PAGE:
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Comment: Re:Corporate bureacracy (Score 3, Informative) 310

by Walterk (#46440011) Attached to: Daylight Saving Time ...

In the UK, it's Scottish farmers who want the early day light. There have been some experiments here with regards to either abolishing it or doing a "double day light savings" (essentially changing to CET).

http://www.rmg.co.uk/explore/a...
http://en.wikipedia.org/wiki/B...
http://www.theguardian.com/com...

+ - A Modest Proposal, re: Beta vs. Classic 19

Submitted by unitron
unitron (5733) writes "Dice wants to make money off of what they paid for--the Slashdot name--, or rather they want to make more money off of it than they are making now, and they think the best way to do that is to turn it into SlashingtonPost.

They should take this site and give it a new name. Or get Malda to let them use "Chips & Dips".

Leave everything else intact, archives, user ID database, everything except the name.

Then use the Beta code and start a new site and give it the slashdot.org name, and they can have what they want without the embarrassment of having the current userbase escape from the basement or the attic and offend the sensibilities of the yuppies or hipsters or metrosexuals or whoever it is that they really want for an "audience"."

Comment: Robert Peel called.. (Score 2) 133

by Walterk (#46162705) Attached to: Britain's GCHQ Attacked Anonymous Supporters With DDoS
and he mentioned something about ethics of policing*.
  1. To prevent crime and disorder, as an alternative to their repression by military force and severity of legal punishment.
  2. To recognise always that the power of the police to fulfil their functions and duties is dependent on public approval of their existence, actions and behaviour and on their ability to secure and maintain public respect.
  3. To recognise always that to secure and maintain the respect and approval of the public means also the securing of the willing co-operation of the public in the task of securing observance of laws.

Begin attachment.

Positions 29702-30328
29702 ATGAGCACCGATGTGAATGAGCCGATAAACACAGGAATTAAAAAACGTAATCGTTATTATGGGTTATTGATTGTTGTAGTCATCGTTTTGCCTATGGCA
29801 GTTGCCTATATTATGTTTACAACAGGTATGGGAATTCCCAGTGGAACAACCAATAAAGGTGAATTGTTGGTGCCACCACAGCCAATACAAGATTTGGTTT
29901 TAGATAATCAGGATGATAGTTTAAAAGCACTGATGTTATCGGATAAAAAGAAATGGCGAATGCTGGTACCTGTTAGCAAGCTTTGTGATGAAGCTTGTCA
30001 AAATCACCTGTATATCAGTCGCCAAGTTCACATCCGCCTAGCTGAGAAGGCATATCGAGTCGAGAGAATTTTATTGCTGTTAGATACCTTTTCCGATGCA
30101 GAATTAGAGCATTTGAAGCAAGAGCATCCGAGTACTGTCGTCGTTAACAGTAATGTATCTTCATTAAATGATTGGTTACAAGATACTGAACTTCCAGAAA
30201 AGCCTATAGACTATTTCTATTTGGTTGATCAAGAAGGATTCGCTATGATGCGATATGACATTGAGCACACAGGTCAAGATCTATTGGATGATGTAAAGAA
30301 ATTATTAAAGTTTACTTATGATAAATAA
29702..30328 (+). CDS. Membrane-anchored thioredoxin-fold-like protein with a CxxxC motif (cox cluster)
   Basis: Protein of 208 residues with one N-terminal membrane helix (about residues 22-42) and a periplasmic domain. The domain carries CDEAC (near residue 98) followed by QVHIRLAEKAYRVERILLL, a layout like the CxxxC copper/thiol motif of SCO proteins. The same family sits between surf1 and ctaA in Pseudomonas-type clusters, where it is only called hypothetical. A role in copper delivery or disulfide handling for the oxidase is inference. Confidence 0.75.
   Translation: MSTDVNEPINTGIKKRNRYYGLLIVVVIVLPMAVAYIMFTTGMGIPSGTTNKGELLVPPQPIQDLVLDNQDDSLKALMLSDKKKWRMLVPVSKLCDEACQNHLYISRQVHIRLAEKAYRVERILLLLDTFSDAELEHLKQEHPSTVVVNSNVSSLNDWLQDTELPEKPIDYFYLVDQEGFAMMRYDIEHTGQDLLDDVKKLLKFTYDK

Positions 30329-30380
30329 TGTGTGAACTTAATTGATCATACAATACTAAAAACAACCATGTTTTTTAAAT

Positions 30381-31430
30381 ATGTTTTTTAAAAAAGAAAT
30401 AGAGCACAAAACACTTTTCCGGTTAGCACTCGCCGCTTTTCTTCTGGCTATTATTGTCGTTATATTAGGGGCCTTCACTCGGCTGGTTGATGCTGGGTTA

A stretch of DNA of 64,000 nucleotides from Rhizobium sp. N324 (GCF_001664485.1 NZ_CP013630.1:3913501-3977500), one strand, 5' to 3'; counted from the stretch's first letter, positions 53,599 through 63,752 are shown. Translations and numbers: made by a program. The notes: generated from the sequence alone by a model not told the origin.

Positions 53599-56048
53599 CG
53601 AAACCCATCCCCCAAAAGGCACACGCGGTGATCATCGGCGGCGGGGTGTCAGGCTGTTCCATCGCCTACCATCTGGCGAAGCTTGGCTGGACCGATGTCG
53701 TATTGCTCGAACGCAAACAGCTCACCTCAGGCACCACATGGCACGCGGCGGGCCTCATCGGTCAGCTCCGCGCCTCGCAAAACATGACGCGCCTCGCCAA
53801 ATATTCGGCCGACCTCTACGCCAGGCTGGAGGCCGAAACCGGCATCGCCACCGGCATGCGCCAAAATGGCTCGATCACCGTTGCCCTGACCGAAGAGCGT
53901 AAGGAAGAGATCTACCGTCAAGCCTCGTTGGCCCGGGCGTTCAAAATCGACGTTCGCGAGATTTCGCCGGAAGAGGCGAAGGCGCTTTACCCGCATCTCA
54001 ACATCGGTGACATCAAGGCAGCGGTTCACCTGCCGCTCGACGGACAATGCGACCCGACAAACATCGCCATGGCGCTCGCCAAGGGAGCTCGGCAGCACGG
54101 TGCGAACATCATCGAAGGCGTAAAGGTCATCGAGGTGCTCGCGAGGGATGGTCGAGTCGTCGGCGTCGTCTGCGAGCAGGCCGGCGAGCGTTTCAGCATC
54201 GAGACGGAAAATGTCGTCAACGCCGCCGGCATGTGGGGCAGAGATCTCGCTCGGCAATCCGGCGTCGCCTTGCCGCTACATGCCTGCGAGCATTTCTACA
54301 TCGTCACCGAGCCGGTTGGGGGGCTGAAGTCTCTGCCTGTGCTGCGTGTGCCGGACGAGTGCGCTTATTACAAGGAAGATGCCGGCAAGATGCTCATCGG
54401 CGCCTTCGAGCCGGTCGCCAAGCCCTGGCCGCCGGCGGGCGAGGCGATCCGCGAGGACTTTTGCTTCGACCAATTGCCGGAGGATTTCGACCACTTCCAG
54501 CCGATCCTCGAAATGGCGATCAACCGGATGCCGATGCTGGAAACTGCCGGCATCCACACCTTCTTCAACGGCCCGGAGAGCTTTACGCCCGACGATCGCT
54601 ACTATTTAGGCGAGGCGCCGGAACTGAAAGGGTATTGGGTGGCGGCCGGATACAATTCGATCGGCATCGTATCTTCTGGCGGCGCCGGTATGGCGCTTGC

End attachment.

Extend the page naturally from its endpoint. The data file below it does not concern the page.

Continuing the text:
4. To recognise always that the extent to which the co-operation of the public can be secured diminishes proportionately the necessity of the use of physical force and compulsion for achieving police objectives.
  5. To seek and preserve public favour, not by pandering to public opinion; but by constantly demonstrating absolutely impartial service to law, in complete independence of policy, and without regard to the justice or injustice of the substance of individual laws, by ready offering of individual service and friendship to all members of the public without regard to their wealth or social standing, by ready exercise of courtesy and friendly good humour; and by ready offering of individual sacrifice in protecting and preserving life.
  6. To use physical force only when the exercise of persuasion, advice and warning is found to be insufficient to obtain public co-operation to an extent necessary to secure observance of law or to restore order, and to use only the minimum degree of physical force which is necessary on any particular occasion for achieving a police objective.
  7. To maintain at all times a relationship with the public that gives reality to the historic tradition that the police are the public and that the public are the police, the police being only members of the public who are paid to give full time attention to duties which are incumbent on every citizen in the interests of community welfare and existence.
  8. To recognise always the need for strict adherence to police-executive functions, and to refrain from even seeming to usurp the powers of the judiciary of avenging individuals or the State, and of authoritatively judging guilt and punishing the guilty.